One of the reasons for the shortage of quantitative cross-linguistic work is the lack of adequate resources for a representative sample of languages. Consequently, on top of the laborious manual analysis, typologically interested researchers are faced with the time-consuming task to build their own corpora from scratch. One goal of this workshop is therefore to collect (online) resources (especially for lesser studied languages) and to exchange experience with crawling texts from the web. Furthermore, we intend to discuss in which formats cross-linguistic corpora should be made publicly available so that typologists can best benefit from them without violating copyright laws.
CALL FOR PAPERS
For this workshop, we welcome any type of cross-linguistic quantitative corpus-based work. We are interested both in the collection and preparation of (massively) cross-linguistic corpora and in investigations that rely on such a resource for language comparison.
A) Possible topics concerning the collection and preparation of text data for a larger number of languages:
B) Specific examples of corpus-based language comparison, focusing on a particular linguistic topic of choice, using approaches like:
Please send an abstract of approx. 500 words (excluding references) to firstname.lastname@example.org. Abstracts should contain the author's name, affiliation and contact email. The deadline for the submission of proposals is March 31, 2013. Notification of acceptance is May 1, 2013.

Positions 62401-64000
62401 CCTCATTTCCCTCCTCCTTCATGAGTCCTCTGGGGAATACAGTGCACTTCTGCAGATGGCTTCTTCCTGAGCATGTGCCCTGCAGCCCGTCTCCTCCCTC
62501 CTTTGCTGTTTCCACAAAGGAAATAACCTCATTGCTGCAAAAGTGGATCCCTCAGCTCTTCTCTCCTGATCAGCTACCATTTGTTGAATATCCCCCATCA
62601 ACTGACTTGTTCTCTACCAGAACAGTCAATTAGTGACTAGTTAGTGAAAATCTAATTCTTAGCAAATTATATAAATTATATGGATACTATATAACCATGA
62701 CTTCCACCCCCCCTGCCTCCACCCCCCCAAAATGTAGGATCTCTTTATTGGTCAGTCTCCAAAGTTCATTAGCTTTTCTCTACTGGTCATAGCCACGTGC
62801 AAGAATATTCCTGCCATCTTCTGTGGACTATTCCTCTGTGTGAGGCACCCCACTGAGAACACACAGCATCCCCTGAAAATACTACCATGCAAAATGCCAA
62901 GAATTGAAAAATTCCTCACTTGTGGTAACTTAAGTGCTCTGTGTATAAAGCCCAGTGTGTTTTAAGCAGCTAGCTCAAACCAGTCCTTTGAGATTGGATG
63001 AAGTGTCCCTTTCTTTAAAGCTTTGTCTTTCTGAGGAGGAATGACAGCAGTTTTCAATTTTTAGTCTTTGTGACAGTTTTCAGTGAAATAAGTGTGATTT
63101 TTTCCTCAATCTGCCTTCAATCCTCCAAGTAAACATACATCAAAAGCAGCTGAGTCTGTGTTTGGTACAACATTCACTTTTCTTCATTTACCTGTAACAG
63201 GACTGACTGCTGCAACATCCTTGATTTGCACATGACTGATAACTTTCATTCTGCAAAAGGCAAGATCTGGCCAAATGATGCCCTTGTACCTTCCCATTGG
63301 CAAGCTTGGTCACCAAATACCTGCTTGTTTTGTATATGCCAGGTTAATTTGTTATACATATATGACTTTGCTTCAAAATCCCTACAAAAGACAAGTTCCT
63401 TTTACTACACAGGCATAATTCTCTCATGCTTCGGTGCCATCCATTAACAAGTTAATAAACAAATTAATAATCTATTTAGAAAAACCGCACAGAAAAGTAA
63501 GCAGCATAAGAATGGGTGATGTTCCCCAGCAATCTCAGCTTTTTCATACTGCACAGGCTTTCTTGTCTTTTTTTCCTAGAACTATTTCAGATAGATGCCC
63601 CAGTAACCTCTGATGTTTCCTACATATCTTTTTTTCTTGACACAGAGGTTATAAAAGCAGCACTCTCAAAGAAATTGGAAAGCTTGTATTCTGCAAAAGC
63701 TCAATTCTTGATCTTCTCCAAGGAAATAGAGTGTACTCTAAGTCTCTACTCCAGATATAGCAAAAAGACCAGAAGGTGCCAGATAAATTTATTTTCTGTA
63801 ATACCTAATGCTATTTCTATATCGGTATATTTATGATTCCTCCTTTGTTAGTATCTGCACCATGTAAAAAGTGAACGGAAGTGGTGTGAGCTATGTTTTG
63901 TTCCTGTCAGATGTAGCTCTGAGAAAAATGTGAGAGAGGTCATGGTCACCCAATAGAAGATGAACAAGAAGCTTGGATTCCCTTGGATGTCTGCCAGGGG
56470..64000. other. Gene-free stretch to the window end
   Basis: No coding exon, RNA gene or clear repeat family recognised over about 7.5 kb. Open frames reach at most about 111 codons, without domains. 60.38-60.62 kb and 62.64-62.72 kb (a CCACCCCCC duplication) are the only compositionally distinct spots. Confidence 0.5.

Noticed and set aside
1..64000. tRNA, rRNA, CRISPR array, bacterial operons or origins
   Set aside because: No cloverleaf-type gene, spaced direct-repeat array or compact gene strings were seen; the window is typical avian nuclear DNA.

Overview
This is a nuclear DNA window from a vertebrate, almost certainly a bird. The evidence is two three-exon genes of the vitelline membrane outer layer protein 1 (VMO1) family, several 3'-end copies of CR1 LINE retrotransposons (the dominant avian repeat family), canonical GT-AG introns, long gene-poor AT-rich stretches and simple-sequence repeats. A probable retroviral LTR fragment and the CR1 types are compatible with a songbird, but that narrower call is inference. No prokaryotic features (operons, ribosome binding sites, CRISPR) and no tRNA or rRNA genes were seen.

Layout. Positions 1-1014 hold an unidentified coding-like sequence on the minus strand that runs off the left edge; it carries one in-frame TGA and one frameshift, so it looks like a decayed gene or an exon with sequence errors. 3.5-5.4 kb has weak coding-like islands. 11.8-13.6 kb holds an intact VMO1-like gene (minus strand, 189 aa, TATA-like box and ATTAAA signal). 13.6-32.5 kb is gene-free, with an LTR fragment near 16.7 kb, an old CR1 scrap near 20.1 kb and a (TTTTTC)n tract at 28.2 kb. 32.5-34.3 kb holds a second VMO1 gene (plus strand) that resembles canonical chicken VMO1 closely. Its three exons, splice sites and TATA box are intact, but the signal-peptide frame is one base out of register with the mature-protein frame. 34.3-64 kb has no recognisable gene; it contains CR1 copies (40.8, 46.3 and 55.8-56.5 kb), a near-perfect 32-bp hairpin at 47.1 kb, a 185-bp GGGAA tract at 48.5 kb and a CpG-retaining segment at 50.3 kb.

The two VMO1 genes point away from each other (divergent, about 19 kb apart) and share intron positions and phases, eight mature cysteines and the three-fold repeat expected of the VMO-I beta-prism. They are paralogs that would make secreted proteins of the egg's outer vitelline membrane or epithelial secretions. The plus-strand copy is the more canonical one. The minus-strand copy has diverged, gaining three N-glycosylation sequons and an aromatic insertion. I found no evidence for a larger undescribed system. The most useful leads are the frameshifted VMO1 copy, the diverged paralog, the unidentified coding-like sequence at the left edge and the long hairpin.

Bickel, B. 2003. Referential density in discourse and syntactic typology. Language 79. 708-739.
Cysouw, M. and B. Wälchli. (eds.), 2007. Parallel Texts. Using Translational Equivalents in Linguistic Typology. Theme issue in Sprachtypologie & Universalienforschung STUF 60.2.
Goldhahn, D., T. Eckart and U. Quasthoff. 2012. Building large monolingual dictionaries at the Leipzig Corpora collection: From 100 to 200 languages. In Proceedings of the Eighth International Conference on Language Resources and Evaluation (LREC’12), 23-25.
Greenberg, J. H. 1960. A quantitative approach to the morphological typology of language. International Journal of American Linguistics 26. 178-194.
Mayer, T. and M. Cysouw. 2012. Language comparison through sparse multilingual word alignment. In Proceedings of the EACL 2012 Joint Workshop of LINGVIS & UNCLH. 54–62.
Scannell, K. P. 2007. The Crúbadán Project: Corpus building for under-resourced languages. In C. Fairon, H. Naets, A. Kilgarriff, and G-M. de Schryver (eds.), Building and exploring web corpora: proceedings of the 3rd Web as Corpus Workshop, Cahiers du Central: 4, 5-15. Louvain: Presses Universitaires de Louvain.
van der Auwera, J., E. Schalley and J. Nuyts, 2005. Epistemic possibility in a Slavonic parallel corpus - a pilot study. In B. Hansen and P. Karlik (eds.), Modality in Slavonic Languages, New Perspectives, München: Sagner. 201-17.
Wälchli, B. 2005. Co-compounds and Natural Coordination. Oxford: Oxford University Press.
Last updated on October 14th, 2014